Measuring and Supporting Success
Re-evaluating how MD students are assessed
You take a course. It ends with an exam. You get a mark. You move on (or not).
For many years, that was the pattern of evaluation students encountered in university. But with the introduction of the Foundations Curriculum, the MD program has introduced new ways to assess student performance – formally known as programmatic assessment – and use this information to help students reach their goals.
The effort is being led by Dr. Richard Pittini, Director of Evaluations, and Dr. Glendon Tait, Director or Student Assessment. The Foundations Curriculum, which draws on principles that align with the Royal College’s Competency by Design framework for residency evaluation, was a chance to take a fresh approach to MD program student assessment. The aim, Tait explains, is to “shift the emphasis from assessment of learning to assessment for learning.”
“It’s really about shifting the emphasis,” he says. “We want students to have regular opportunities to not only get feedback, but also reflect on the feedback they receive as part of facilitated feedback conversations, since we know our self-assessment skills, on our own, are limited.”
The approach is supported through a variety of tools, including optional tests such as weekly quizzes and a Progress Test, offered three times a year. This is in addition to required mastery exercises, which are exams delivered every one-to-three weeks that assess content mastery within a block of time. Each mastery exercise consists of 20-to-40 multiple choice questions. In addition, students are required to meet twice a year with an Academy Scholar who is assigned to each student. Academy Scholars act as personal coaches who review student performance and self-assessments and dialogue with the student about strategies for optimizing success.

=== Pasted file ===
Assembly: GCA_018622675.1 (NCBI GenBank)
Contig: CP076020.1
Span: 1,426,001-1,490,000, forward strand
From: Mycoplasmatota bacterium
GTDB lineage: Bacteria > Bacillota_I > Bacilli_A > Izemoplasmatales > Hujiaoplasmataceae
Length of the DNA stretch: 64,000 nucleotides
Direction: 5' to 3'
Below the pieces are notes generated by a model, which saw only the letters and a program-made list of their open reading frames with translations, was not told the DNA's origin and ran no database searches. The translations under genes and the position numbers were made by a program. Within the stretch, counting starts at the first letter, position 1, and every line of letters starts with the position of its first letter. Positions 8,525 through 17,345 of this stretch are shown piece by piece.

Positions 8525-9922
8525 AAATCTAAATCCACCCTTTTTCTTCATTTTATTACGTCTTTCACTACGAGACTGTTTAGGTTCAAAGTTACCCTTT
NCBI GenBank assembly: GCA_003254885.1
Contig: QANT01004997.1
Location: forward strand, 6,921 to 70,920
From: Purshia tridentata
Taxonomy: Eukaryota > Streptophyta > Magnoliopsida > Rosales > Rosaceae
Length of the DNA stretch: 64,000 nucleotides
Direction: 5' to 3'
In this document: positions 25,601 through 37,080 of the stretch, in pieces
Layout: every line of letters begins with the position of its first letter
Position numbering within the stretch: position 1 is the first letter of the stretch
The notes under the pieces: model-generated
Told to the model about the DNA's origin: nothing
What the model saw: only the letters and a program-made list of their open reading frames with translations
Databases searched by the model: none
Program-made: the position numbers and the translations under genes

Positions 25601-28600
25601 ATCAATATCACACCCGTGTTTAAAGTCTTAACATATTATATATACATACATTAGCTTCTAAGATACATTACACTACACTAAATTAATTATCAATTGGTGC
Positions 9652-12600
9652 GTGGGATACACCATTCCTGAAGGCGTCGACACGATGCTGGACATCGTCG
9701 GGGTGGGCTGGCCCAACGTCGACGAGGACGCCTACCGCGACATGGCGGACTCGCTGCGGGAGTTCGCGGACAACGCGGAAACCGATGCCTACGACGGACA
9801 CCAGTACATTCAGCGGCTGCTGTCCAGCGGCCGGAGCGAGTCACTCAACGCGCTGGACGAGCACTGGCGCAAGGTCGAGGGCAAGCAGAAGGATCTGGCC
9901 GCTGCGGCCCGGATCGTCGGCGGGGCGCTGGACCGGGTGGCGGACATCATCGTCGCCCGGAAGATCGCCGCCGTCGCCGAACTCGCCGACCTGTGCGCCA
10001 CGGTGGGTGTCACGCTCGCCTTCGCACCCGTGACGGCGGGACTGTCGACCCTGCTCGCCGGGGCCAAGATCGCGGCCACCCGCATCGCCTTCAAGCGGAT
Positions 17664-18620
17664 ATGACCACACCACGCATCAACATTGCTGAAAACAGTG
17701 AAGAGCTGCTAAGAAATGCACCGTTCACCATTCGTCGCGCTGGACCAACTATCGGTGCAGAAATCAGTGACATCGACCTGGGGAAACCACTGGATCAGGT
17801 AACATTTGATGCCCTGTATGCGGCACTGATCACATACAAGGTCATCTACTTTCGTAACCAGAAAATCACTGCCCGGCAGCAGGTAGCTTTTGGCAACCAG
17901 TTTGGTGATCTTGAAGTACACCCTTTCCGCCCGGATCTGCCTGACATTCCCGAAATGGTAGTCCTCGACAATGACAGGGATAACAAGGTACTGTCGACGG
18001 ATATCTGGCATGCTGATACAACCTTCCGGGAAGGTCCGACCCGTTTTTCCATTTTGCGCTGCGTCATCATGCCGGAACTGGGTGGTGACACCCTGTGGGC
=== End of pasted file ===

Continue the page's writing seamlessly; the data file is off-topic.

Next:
Powering this process is the MD Program Learner Chart, which was developed from scratch by U of T’s Faculty of Medicine. It enables students to review and reflect on their performance and take personal responsibility for their progress toward achieving competency. It draws multiple data sources into a single user-friendly interface. It was developed by Medicine’s Discovery Commons, with Tait serving as the faculty lead. Usability feedback from students and Academy Scholars helped refine the final product.
The Progress Test, which Pittini helped develop along with Wilson Centre education scientist Dr. Mahan Kulasegaram, allows students to face the sort of questions they’ll encounter in final licensing exams.
“The intention isn’t that students will ‘pass’ at the beginning; how could they,” Pittini explains. “Instead, it’s a chance to chart a student’s growth and competency over time. It gives us – both the students and the program – a window to see if they are on track to reach the level of knowledge they’ll need by the time they finish the program.”
The revised assessment tools help identify areas of deficiency for students at any earlier stage and reduce the focus on “make or break” exams. It also helps program leaders and administrators – including a new Student Progress Coordinator – identify options and resources for students that can help get them back on track.
The new approach to evaluation and assessment was first introduced as part of the launch of Year One of the Foundations Curriculum last year. It is now being implemented in Year Two, with future plans to expand it into Clerkship.
“We want to create a seamless approach for students, beginning in the first year of the MD program and continuing through residency,” says Tait.
For more information, visit the Assessment - Foundations Curriculum FAQ.